Backin' Berry

Following two position switches within eight months, one of Tennessee's most talented 2008 football signees finally appears to have found a home ... stuck behind the Vols' most outstanding player.

After previous stints at wide receiver and outside linebacker, Rodriguez Wilks this spring finds himself playing strong safety. That means all he has to do to win a starting job is beat out Eric Berry, who earned consensus first-team All-America honors as a sophomore last fall.

Obviously, he isn't going to beat out Berry but the 6-0, 200-pound Wilks is going to be a part of the secondary rotation this fall if he continues to flash the potential he exhibited the first three weeks of spring practice.

"He's young, a little green but he's smart and really developing," Vol secondary coach Willie Mack Garza said. "He's a big body that can run. He's a solid kid, and I enjoy coaching him. He'll definitely have a role on this football team."

Wilks, who redshirted last fall and has four years of eligibility remaining, is versatile enough to play several roles. He was rated the state's No. 2 prospect by The Knoxville News-Sentinel after leading Smyrna High School to back-to-back state titles in 2006 and '07, earning first-team all-state recognition each year.

A superior receiver, he caught 77 passes for 1,170 yards and 20 touchdowns as a senior and was named Mr. Football Back of the Year for Class 5A.

Wilks' brilliance as an offensive weapon at Smyrna was matched by his skills on defense and special teams, however. He recorded 62 tackles and six interceptions as a senior cornerback. He also registered a punt-return touchdown and a kickoff-return TD.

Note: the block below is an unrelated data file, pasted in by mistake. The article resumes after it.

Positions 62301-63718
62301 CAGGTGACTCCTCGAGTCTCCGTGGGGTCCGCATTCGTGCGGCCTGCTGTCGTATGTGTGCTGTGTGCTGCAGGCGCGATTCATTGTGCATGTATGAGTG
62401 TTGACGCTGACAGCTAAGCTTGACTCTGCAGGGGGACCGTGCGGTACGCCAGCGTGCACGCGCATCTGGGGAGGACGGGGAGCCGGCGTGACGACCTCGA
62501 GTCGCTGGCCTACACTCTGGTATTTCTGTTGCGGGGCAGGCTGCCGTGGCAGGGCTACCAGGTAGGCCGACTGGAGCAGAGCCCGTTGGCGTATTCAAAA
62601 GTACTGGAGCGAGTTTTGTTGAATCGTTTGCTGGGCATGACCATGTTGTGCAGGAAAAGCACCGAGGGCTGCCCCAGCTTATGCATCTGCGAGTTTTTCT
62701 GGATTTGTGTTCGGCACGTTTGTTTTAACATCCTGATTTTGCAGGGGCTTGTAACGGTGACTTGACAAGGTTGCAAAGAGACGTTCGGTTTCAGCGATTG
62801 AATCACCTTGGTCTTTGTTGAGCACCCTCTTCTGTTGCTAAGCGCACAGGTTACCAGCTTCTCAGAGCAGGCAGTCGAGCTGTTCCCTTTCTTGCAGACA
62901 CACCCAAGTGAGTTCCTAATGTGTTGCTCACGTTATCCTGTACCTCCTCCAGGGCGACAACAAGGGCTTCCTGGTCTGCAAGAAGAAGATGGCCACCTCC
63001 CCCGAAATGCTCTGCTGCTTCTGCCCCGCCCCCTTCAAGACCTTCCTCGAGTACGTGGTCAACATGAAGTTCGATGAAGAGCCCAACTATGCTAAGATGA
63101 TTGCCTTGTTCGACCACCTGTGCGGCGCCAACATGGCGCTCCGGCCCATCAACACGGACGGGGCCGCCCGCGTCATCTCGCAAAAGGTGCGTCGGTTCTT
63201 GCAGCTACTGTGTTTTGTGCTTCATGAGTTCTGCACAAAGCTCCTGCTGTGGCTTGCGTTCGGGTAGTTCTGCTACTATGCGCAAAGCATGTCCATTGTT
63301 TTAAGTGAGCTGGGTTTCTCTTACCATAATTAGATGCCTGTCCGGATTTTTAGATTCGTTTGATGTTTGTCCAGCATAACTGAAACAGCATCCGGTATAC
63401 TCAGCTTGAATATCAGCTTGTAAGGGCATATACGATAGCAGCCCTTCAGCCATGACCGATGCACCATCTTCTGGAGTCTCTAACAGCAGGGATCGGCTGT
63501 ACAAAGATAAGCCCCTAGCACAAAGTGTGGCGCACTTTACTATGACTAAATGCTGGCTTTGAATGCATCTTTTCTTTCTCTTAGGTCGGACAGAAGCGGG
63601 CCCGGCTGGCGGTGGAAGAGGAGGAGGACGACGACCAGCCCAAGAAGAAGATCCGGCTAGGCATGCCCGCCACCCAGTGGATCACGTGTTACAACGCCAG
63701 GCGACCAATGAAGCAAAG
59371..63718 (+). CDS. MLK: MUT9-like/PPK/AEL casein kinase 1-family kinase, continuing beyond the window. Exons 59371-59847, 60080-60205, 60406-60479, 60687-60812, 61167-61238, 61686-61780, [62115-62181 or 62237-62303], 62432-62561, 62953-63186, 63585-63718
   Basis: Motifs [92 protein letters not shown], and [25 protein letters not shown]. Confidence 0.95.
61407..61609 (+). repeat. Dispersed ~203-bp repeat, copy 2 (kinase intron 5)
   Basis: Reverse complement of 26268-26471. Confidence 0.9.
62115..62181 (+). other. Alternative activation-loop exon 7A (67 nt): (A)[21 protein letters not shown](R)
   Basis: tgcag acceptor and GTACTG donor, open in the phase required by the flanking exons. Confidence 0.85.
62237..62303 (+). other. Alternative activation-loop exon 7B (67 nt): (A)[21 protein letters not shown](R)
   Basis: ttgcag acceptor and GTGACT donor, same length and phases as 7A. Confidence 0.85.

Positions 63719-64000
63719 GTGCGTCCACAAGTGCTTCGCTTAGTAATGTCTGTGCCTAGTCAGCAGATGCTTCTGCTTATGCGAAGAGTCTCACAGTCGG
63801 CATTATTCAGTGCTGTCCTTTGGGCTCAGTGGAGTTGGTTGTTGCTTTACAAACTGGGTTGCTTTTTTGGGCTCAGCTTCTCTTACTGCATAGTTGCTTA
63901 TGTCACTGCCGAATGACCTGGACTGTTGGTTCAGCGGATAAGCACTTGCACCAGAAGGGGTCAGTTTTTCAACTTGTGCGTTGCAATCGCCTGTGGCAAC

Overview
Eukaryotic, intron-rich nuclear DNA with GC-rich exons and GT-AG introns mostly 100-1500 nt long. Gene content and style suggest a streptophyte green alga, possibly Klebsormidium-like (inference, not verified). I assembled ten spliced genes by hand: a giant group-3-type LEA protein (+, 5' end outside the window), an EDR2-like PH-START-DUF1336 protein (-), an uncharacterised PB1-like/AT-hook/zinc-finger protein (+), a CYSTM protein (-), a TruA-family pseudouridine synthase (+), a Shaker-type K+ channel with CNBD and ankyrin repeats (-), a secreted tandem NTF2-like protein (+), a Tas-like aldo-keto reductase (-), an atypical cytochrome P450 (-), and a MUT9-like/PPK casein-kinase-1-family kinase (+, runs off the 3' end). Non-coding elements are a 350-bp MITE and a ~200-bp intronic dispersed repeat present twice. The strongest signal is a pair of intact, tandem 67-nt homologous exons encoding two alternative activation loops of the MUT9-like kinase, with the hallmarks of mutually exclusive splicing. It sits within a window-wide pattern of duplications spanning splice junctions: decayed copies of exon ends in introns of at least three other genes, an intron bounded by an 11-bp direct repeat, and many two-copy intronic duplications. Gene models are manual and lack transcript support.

A lot of schools wanted him but Wilks chose to sign with Tennessee and be a teammate of his brother, Vol cornerback Marsalous Johnson.

Johnson started seven games as a UT sophomore in 2007 before suffering an ACL tear that relegated him to a backup role in '08. Now fully healed, he and his younger brother could be paired up in the Vols' nickel package this fall. First, Rodriguez needs to become a little more physical. Garza believes that will come with time.

"He was mostly on offense when he first got here – wide receiver – so it's a definite adjustment on defense ... how aggressive we want to play ... how involved we get the strong safeties in the run support," the Vol aide said. "They're like linebackers, so a guy coming from wide receiver faces a big-time adjustment. But I would have to say he's making it. He's making it."

Because he played receiver in high school, Wilks understands pass routes and the tricks wideouts use to get open. That should help him in man-to-man coverage. Even if he isn't ready to contribute by September, his steady progress this spring suggests he'll help the Vols at some point.

"No doubt," Garza said. "I think he's definitely bought into what we want him to do. Now it's just a matter of him getting comfortable and executing it full-speed without having to think."

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